From Bureau of Economic Geology, The University of Texas at Austin (
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National Academies Symposium on the Role of Scientific and Technical Data and Information in the Public Domain,
Washington, D.C., September 6, 2002

Transfer of Private Geologic Data to the Public Domain

Shirley P. Dutton


Shell Oil Company developed a new paradigm for the transfer of private geologic data to the public domain in a business model that has since been modified and followed by Altura and BP. These companies have donated more than a million boxes of valuable geologic core samples to the Bureau of Economic Geology, a research unit of The University of Texas at Austin. The companies have also provided data about the cores-state, county, operator, lease, and depth, and, in many cases, unique well number (API number). These data will be available over the Internet in a searchable database. A critical aspect of the donations is that the companies also donated the buildings used to store the cores and provided cash endowments that allow the Bureau to operate the facilities and provide public access to the data. A feature perhaps unique to geologic data is the high cost of preserving it; rocks are heavy and take up a lot of space. Curating the cores in an organized way and physically retrieving them for researchers to view and sample take space and manpower. The university would not have been able to accept these core donations without the accompanying endowments.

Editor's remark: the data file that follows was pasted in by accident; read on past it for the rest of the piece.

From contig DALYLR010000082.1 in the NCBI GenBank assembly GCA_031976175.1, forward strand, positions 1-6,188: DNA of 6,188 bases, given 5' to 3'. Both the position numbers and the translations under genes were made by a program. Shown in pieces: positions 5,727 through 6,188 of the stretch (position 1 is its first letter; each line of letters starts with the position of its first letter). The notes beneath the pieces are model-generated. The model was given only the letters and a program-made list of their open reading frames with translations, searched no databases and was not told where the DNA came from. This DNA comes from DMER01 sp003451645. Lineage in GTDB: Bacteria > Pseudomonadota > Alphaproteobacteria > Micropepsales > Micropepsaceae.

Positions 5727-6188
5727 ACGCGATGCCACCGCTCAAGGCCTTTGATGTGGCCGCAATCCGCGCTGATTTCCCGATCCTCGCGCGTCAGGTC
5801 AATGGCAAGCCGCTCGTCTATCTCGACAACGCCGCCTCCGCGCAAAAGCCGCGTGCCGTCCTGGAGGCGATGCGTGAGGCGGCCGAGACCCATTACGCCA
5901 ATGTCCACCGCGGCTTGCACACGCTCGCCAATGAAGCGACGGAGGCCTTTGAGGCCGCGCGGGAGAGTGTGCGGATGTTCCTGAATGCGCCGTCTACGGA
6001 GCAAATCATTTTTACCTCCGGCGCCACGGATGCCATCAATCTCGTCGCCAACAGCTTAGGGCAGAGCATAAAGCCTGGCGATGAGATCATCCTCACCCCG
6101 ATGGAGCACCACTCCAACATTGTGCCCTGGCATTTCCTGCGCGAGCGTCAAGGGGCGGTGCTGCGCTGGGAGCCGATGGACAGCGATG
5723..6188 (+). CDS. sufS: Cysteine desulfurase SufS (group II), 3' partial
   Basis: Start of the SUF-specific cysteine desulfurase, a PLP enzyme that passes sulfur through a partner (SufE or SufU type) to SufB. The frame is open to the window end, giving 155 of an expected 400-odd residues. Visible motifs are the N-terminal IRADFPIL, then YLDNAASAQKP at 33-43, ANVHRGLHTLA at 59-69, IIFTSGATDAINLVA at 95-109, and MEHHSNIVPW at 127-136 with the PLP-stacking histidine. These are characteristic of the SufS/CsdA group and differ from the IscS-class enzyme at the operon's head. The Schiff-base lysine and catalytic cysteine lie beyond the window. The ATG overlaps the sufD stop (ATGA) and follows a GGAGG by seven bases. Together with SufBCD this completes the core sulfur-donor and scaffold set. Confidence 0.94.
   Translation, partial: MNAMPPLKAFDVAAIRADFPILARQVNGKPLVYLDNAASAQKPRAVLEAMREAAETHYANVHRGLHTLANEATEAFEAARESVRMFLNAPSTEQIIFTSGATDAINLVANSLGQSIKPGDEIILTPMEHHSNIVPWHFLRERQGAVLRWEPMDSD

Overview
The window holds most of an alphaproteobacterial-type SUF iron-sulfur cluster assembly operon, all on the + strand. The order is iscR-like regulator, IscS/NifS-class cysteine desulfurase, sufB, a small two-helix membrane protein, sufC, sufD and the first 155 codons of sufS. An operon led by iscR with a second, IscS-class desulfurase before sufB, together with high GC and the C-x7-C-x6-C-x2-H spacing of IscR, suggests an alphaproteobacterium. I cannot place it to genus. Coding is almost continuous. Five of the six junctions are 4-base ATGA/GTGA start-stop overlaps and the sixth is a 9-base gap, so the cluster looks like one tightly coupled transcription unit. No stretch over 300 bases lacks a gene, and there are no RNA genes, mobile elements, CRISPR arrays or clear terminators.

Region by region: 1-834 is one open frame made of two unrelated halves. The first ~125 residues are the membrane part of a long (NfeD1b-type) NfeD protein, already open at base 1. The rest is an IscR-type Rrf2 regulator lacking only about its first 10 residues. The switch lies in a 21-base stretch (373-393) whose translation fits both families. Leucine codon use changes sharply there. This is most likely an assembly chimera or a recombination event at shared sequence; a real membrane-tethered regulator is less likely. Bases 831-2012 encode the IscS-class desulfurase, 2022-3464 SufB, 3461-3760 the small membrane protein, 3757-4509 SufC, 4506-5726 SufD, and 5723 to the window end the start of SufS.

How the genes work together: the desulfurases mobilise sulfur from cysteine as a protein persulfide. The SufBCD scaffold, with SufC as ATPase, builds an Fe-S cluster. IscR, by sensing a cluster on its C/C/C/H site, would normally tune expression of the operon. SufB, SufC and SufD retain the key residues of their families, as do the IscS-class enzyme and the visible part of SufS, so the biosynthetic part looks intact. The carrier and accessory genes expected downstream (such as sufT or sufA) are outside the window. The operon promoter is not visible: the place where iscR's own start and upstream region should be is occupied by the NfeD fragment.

In the United States, the company that acquires geologic data such as core samples owns them. Many large U.S. petroleum companies have closed their research labs and are reducing or eliminating the cost of maintaining privately owned core-sample collections that they once housed for proprietary use. The business models used by Shell, Altura, and BP have worked well in transferring private data to the public domain, models that could be applied at a national level.